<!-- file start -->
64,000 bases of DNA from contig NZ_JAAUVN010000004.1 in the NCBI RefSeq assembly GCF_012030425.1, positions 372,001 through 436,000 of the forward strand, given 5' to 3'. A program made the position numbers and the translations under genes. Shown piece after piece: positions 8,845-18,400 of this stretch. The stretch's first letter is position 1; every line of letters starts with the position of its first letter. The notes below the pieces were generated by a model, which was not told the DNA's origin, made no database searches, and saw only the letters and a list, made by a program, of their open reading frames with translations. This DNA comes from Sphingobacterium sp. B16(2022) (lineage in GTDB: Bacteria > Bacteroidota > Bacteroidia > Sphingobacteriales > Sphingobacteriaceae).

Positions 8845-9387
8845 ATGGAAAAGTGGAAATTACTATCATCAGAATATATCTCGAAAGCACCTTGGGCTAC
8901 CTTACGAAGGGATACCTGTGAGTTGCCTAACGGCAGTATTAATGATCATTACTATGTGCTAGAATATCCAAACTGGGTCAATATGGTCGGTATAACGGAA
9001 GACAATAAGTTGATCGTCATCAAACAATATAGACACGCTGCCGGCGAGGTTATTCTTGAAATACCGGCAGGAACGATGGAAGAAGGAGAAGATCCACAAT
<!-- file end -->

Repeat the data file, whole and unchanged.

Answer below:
64,000 bases of DNA from contig NZ_JAAUVN010000004.1 in the NCBI RefSeq assembly GCF_012030425.1, positions 372,001 through 436,000 of the forward strand, given 5' to 3'. A program made the position numbers and the translations under genes. Shown piece after piece: positions 8,845-18,400 of this stretch. The stretch's first letter is position 1; every line of letters starts with the position of its first letter. The notes below the pieces were generated by a model, which was not told the DNA's origin, made no database searches, and saw only the letters and a list, made by a program, of their open reading frames with translations. This DNA comes from Sphingobacterium sp. B16(2022) (lineage in GTDB: Bacteria > Bacteroidota > Bacteroidia > Sphingobacteriales > Sphingobacteriaceae).

Positions 8845-9387
8845 ATGGAAAAGTGGAAATTACTATCATCAGAATATATCTCGAAAGCACCTTGGGCTAC
8901 CTTACGAAGGGATACCTGTGAGTTGCCTAACGGCAGTATTAATGATCATTACTATGTGCTAGAATATCCAAACTGGGTCAATATGGTCGGTATAACGGAA
9001 GACAATAAGTTGATCGTCATCAAACAATATAGACACGCTGCCGGCGAGGTTATTCTTGAAATACCGGCAGGAACGATGGAAGAAGGAGAAGATCCACAAT